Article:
From the Chiaroscuro recording You Can’t Live Without It, recorded October 31, 1977.
This is Michael Brecker’s solo on Invitation
, from guitarist Jack Wilkins’ album “You Can’t Live Without It” (later released on CD as “Merge”), and in my opinion it’s one of the most astonishing jazz performances ever recorded.
♫ MP3 ♫
Brecker’s solo on
When I say that, I don’t mean “I think this is a really great solo!” I mean: “This is one of the most astonishing jazz performances ever recorded.” I’ve never heard Brecker sound better
than this, and I’ve heard (and loved) lots of Brecker.
Almost 30 years ago (!!), when I first transcribed this solo — a process that involved slowly and methodically destroying the LP and my phonograph needle by playing passages over and over again at 16 RPM, dropping the speed sorta almost in half and lowering the pitch sorta almost an octave (making Brecker sound like a demonically-possessed bari player) — I’d already had a few transcriptions under my belt: Dexter, Newk, Trane, even Don Byas.
I used the same trick to slow down their solos. Half-speed helps to isolate otherwise impenetrably fast phrases. It also reveals the “more human,” “more fallible” side of these folks who were (are!) giants for me: slowed down, you can hear the imperfections and miscues in their execution and articulation, the slightly flubbed notes, the tiny faults in timing and fingering. These are normal, and inaudible at regular speed.
Brecker slowed down, on the other hand, sounded ... clean, perfect! To put it another way: Abnormal. Inhuman. This technical virtuosity, though certainly a contributing factor, is NOT what makes this an astonishing performance, however.
The technical mastery on display here — Brecker’s amazing time feel, his clean execution and varied articulation, his stunning facility in the altissimo, his hair-raising double-timed passages — is in the service of his varied and interesting harmonic language, and in the way he “manages” the overall arc of tension and release in the solo, building successive climaxes leading into his final chorus, where at the very end he finally lets the air out of the balloon and trails off. When it’s over, you don’t feel like you’ve been merely listening to a jazz solo: you feel like you’ve been on a dangerous ride, then safely delivered home.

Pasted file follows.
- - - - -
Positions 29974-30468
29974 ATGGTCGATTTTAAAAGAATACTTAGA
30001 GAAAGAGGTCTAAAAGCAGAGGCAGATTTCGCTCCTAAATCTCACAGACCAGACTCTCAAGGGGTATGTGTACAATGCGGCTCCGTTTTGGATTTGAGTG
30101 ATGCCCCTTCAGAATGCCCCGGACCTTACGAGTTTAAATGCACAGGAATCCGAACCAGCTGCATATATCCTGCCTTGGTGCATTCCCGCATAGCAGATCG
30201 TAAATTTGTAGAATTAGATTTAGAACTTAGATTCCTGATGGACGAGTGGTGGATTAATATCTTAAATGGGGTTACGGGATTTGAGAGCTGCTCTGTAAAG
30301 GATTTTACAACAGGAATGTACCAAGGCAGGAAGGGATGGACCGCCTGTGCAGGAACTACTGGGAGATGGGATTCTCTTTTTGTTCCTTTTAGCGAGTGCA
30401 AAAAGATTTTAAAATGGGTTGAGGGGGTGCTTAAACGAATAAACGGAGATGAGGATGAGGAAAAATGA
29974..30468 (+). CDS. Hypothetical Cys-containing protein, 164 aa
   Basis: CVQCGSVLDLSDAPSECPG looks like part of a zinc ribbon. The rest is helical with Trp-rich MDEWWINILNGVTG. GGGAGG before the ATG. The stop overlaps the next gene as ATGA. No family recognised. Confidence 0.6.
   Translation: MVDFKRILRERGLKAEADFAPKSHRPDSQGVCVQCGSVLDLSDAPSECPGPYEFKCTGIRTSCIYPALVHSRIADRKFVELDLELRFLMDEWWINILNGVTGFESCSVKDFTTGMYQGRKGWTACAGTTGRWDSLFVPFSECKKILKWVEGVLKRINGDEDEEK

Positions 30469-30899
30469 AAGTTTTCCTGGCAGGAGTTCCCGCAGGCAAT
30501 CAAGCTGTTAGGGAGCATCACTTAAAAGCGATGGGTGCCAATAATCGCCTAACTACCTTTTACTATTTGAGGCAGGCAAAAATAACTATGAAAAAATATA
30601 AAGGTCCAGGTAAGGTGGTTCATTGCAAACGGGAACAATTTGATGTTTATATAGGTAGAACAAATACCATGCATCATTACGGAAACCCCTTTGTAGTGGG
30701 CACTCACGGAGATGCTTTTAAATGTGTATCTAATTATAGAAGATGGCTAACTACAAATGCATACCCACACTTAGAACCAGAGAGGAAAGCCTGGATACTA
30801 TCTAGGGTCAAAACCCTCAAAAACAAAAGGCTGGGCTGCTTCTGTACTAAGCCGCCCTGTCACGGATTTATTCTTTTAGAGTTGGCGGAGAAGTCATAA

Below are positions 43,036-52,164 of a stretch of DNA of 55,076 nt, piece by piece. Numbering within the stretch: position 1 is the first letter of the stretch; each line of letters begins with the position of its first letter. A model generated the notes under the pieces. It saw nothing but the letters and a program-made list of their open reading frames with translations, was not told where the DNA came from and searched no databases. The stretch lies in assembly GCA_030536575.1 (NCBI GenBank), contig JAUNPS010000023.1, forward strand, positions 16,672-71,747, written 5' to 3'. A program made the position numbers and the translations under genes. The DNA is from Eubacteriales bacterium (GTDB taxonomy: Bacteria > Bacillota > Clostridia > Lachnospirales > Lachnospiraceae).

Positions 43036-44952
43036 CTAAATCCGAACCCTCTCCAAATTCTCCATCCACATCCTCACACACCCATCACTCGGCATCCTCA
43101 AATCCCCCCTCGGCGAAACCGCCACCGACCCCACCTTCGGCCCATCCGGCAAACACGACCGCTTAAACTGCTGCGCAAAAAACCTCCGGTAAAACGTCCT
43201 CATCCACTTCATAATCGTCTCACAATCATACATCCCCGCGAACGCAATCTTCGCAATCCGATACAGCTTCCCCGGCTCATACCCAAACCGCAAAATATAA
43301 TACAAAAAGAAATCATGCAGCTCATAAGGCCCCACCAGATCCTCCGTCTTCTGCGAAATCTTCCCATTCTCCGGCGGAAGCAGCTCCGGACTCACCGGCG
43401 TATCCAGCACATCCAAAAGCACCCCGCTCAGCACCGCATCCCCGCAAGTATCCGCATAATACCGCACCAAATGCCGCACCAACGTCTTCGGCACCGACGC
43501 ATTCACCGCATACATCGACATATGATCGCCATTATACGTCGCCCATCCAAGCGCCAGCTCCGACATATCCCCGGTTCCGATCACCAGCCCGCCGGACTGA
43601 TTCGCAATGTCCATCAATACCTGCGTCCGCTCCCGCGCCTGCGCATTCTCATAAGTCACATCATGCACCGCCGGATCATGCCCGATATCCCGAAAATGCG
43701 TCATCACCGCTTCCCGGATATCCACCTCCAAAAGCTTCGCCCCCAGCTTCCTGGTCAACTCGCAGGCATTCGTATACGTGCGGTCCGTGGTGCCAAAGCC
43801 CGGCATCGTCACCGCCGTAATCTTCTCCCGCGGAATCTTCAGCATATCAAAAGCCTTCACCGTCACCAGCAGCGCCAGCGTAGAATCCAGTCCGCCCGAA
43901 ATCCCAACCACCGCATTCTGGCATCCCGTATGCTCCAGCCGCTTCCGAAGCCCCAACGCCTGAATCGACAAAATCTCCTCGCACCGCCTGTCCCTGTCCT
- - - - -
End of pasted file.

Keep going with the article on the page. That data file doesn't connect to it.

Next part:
That feeling of “being taken somewhere” happens in great jazz solos. Like this one.
There are a couple of specific things worth mentioning for a student of jazz: Brecker’s minor ii-V7-i lines, and in particular his fluent use of the altered scale, merit study and emulation, and his use of false fingerings, a common saxophonistic ploy, go beyond the more typical exploits of other players — the alternating between the standard C fingering and A with the side C at mm. 122-125 is interesting and less often heard, calling to mind a blues guitarist’s riff.
I really have nothing to say about the double-time passages at mm. 47-53, 71-75, 89-100, and 131-140: they are, to me, stunning
, in both senses of the word!
I’ve never understood why the album, which (in addition to Invitation) features Brecker’s inspired blowing on What Is This Thing Called Love, What’s New, and Freight Trane, along with stellar contributions by Randy Brecker and leader Jack Wilkins, isn’t better known — especially among Brecker enthusiasts. Part of the reason is that it was a small label with limited distribution. Although the CD is now out of print and only available at extortionary prices from some online sellers (as I’m writing this, 3 copies are available from Amazon Sellers: 2 at just under $50, and one for $90!), you can download the whole inspired thing right now for 9 bucks:
Instant MP3 Download of the album Merge
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